Last updated February 21, 2018 at 11:03 am
The search for oxygen may have been a red herring – after all many life forms have survived without it, even on Earth.
Until now, one strategy scientists have used to look for life on other planets is trying to detect oxygen in their atmospheres. But a new paper has suggested a new recipe for providing evidence that a distant planet harbors life.
It involves looking not for oxygen, but for the presence of two or more long-term incompatible gases, such as methane and carbon dioxide – a phenomenon known as atmospheric chemical disequilibrium.
Looking to Earth for inspiration
Whether oxygen is present or not in a planet’s atmosphere is not enough to determine if life is present.
Earth’s atmosphere was virtually oxygen-free in the Archean period (4 to 2.5 billion years ago), despite there being many forms of life.
“This idea of looking for atmospheric oxygen as a biosignature has been around for a long time. And it’s a good strategy – it’s very hard to make much oxygen without life,” said one of the authors, Joshua Krissansen-Totton from the University of Washington. “But we don’t want to put all our eggs in one basket. Even if life is common in the cosmos, we have no idea if it will be life that makes oxygen. The biochemistry of oxygen production is very complex and could be quite rare.”
By studying the history of life on Earth, the one inhabited planet we know of, the researchers instead found times where the planet’s atmosphere contained a mixture of gases that were out of balance. The shift could exist only in the presence of living organisms — anything from pond scum to giant redwoods.
By studying these shifts in balance, the researchers hit upon a new combination of gases that would provide evidence of life: methane plus carbon dioxide, but without carbon monoxide.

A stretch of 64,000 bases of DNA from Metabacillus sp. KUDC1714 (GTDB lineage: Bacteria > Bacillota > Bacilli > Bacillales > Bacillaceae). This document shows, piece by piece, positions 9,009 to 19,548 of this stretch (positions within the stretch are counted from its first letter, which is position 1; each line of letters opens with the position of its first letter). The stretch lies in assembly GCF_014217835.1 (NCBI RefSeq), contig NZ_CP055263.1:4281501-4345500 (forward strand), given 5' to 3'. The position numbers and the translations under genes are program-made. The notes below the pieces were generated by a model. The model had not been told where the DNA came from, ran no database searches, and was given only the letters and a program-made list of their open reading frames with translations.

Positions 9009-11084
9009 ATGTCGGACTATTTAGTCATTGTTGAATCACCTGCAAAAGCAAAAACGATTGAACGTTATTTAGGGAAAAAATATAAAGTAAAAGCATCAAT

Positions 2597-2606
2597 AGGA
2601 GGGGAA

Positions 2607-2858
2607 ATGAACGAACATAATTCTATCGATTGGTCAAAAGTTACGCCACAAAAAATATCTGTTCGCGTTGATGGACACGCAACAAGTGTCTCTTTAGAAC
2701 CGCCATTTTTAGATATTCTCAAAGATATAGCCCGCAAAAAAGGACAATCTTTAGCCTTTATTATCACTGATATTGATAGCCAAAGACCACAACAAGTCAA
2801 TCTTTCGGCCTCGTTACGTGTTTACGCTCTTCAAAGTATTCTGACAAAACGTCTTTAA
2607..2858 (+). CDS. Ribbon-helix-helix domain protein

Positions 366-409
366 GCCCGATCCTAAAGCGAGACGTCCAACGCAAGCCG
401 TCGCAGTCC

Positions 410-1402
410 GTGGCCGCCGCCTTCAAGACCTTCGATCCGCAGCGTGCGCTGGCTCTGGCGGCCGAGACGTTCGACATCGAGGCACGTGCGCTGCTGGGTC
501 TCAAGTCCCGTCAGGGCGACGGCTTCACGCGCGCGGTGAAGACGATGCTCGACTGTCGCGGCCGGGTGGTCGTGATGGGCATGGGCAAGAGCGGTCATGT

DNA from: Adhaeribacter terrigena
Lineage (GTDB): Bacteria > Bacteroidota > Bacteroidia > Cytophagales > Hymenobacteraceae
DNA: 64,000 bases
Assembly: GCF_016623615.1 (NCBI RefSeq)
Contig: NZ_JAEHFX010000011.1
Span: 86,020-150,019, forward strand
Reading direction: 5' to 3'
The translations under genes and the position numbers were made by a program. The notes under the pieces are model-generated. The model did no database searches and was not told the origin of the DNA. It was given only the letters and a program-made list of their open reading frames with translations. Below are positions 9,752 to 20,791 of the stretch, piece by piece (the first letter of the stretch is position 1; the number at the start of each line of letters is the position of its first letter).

The chemistry of life
The scientists examined the ways that a planet could produce methane – including asteroid impacts, expulsion from the interior of the planet, and chemical reactions between rocks and water – and found that it would be difficult to explain a lot of methane on a rocky, Earth-like planet without a contribution from living organisms.
“Life that makes methane uses a simple metabolism, is ubiquitous, and has been around through much of Earth’s history,” Krissansen-Totton said. “It’s an easy thing to do so it’s potentially more common than oxygen-producing life.”
If methane and carbon dioxide are detected together, especially without carbon monoxide, that would be a chemical imbalance that signals life. The carbon atoms in the two molecules represent opposite ends of a chemical reaction called oxidation. Carbon dioxide (CO2) holds as many oxygen molecules as it can, while the carbon in methane (CH4) contains no oxygen and instead has hydrogen. To convert from one chemical to the other involves the creation of carbon monoxide (CO).
However, carbon monoxide tends not to build up in the atmosphere of a planet that harbors life.
“Carbon monoxide is a gas that would be readily eaten by microbes,” Krissansen-Totton said. “So if carbon monoxide were abundant, that would be a clue that perhaps you’re looking at a planet that doesn’t have biology.”
The scientist’s new formula for life still requires the presence of water, which is currently used as an indicator of conditions that would support life. They also still agree that oxygen is a valuable chemical to search for, but think that this new combination is at least as likely to be detected.
The search for life continues
Telescopes around the world search for life on other planets by detecting gases in the atmosphere of exoplanets, and this new scheme could increase the chances of finding a significant result. Additionally, the next generation of telescopes are about to come online – such as the James Webb Space Telescope, which are even more sensitive than ever before, so it’s important to use them in a way that will maximise our chances of finding life on an exoplanet, including examining exoplanets on the nearby Trappist system.
“We need to look for fairly abundant methane and carbon dioxide on a world that has liquid water at its surface, and find an absence of carbon monoxide,” said Professor David Catling, a co-author on the paper. “Our study shows that this combination would be a compelling sign of life. What’s exciting is that our suggestion is doable, and may lead to the historic discovery of an extraterrestrial biosphere in the not-too-distant future.”
The research has been published in Science Advances